Things got even better when the movie went inland for Valentine's scenes with Glendenning, with editor Henry Richardson creating some well-pitched flashback montages of Glendenning's terrifying memories of the slayings. The flashbacks are fairly creepy in their intensity, with the unintentionally funny bonus of the hippie clothes, the poor dubbing, the promise of hippie sex (Penny's a virgin...and yet she's okay with "pleasing a man"), and the dated slang. The presence of silky smooth Valentine (so good in Woodward's Callan series) and his bogus "Christmas tree color wheel" psycho-therapy, struck just the right note of ridiculousness that lovers of these vintage horror outings crave (he seems so genuinely serious about this mumbo-jumbo). Add to that, then, the appearance of the swinging archeologists, headed up by rutting cow Palk, and I began to wonder how O'Connolly's (Berserk!, The Valley of Gwangi) movie was going to get anymore enjoyable by this point.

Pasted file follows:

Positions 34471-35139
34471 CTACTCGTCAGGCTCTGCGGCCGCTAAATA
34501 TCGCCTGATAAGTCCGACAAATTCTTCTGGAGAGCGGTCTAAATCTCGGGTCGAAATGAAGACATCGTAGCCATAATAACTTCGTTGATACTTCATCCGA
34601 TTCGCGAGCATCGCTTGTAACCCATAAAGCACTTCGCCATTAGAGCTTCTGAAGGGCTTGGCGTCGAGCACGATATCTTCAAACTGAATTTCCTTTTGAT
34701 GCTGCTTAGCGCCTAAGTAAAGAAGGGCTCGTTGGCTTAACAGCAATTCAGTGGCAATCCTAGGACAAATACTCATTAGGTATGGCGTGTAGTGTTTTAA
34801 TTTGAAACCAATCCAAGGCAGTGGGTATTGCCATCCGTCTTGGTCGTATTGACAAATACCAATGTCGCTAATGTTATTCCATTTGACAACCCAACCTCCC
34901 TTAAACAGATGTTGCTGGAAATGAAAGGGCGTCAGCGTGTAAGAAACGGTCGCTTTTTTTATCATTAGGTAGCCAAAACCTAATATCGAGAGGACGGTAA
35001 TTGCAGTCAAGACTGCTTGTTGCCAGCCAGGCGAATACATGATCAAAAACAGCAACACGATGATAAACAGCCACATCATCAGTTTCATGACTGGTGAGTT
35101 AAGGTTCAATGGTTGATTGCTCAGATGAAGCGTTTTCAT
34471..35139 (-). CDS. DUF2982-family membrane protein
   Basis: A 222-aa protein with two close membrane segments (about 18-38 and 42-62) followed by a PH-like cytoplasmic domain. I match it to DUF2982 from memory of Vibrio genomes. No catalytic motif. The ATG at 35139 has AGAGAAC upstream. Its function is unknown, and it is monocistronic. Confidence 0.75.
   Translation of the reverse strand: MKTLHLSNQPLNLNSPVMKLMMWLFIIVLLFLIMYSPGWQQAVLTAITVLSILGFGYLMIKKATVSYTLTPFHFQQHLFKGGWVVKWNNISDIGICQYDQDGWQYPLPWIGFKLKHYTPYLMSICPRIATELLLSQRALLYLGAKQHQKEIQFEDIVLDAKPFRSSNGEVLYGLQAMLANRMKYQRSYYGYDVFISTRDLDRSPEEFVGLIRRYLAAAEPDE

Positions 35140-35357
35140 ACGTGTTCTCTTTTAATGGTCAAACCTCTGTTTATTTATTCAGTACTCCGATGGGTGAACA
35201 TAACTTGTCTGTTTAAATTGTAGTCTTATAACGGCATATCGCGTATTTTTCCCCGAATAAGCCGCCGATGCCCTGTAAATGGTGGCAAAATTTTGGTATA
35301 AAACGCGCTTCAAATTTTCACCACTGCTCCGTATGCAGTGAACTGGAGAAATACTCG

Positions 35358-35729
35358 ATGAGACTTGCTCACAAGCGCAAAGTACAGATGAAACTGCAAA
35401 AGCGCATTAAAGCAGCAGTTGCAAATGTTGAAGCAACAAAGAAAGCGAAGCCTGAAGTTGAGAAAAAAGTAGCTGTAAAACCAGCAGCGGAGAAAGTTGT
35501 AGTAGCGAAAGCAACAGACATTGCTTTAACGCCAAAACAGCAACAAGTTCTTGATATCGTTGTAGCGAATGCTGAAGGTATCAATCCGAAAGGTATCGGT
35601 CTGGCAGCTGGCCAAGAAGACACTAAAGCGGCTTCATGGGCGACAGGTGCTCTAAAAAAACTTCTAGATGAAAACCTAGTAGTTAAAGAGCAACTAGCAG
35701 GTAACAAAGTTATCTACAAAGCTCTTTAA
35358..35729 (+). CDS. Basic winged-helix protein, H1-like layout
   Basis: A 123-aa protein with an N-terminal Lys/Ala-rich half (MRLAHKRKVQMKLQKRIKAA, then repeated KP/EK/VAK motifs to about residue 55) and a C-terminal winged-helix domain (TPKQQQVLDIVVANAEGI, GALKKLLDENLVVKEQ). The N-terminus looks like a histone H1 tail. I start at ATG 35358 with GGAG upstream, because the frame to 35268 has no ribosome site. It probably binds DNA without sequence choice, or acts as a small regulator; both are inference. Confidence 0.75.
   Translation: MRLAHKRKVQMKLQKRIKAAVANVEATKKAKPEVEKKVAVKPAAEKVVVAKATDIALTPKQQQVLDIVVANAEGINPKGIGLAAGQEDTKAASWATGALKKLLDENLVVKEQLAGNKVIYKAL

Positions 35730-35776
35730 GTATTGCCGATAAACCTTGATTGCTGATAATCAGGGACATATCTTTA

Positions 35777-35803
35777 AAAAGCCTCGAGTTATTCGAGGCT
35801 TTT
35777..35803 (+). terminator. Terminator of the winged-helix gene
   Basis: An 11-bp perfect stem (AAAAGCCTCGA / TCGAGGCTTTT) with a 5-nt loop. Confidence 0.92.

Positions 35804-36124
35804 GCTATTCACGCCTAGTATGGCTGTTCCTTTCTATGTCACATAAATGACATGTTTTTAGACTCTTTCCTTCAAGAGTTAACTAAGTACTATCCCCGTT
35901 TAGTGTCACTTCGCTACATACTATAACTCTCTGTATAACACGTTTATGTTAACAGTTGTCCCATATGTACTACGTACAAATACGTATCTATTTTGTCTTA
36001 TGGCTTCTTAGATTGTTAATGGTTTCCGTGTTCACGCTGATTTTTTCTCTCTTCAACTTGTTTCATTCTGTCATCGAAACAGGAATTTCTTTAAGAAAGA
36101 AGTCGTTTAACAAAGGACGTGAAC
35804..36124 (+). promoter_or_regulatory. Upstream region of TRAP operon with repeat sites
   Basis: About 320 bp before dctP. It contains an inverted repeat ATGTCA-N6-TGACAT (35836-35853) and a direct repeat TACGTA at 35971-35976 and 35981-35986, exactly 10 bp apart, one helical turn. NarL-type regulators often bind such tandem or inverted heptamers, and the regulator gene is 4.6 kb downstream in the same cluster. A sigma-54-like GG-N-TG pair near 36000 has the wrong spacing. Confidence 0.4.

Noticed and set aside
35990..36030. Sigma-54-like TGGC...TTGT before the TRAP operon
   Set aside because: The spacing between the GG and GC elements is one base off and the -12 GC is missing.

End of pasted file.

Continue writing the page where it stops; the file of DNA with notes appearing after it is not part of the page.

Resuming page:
Distressingly, Tower of Evil is all downhill from there. Far from delivering on the promise of some kind of U.K. version of a Swedish sex film filtered through Amicus horror, the cheatin' archeologists turn out to be a fairly boring lot, with only sluttish Palk acting out--to absolutely no impact on the others, including her unknowing husband (only Haworth is even aware of what Palk does...and she doesn't care, either). While the sight of Palk lying seductively on the bed is most welcome, her too-tight vest opened as she appreciatively checks out Hamilton's equipment, it's not nearly enough to distract us from the tired bump-in-the-night spookums that plague the movie's second half (it doesn't help that when she does get down to business with Hamilton, it's so awkwardly staged and cut...no wonder she looks bored). The rest of Tower of Evil is a sub-standard imitation of Hammer gothic horror, with a bit more gore thrown in to reflect the changing exploitation times (coarser times that ironically were spelling the death knell for Hammer), but with absolutely none of the panache and evocative atmosphere of those earlier, better efforts. The Phoenician angle is never adequately explored or made effective, while the rest of the murders are thoroughly routine. As for the so-called "surprise" revelation at the movie's end? Well...even the most casual horror/mystery fan will have sussed it out long before the few remaining dolts do here. Too bad, too... Tower of Evil seemed to have such promise.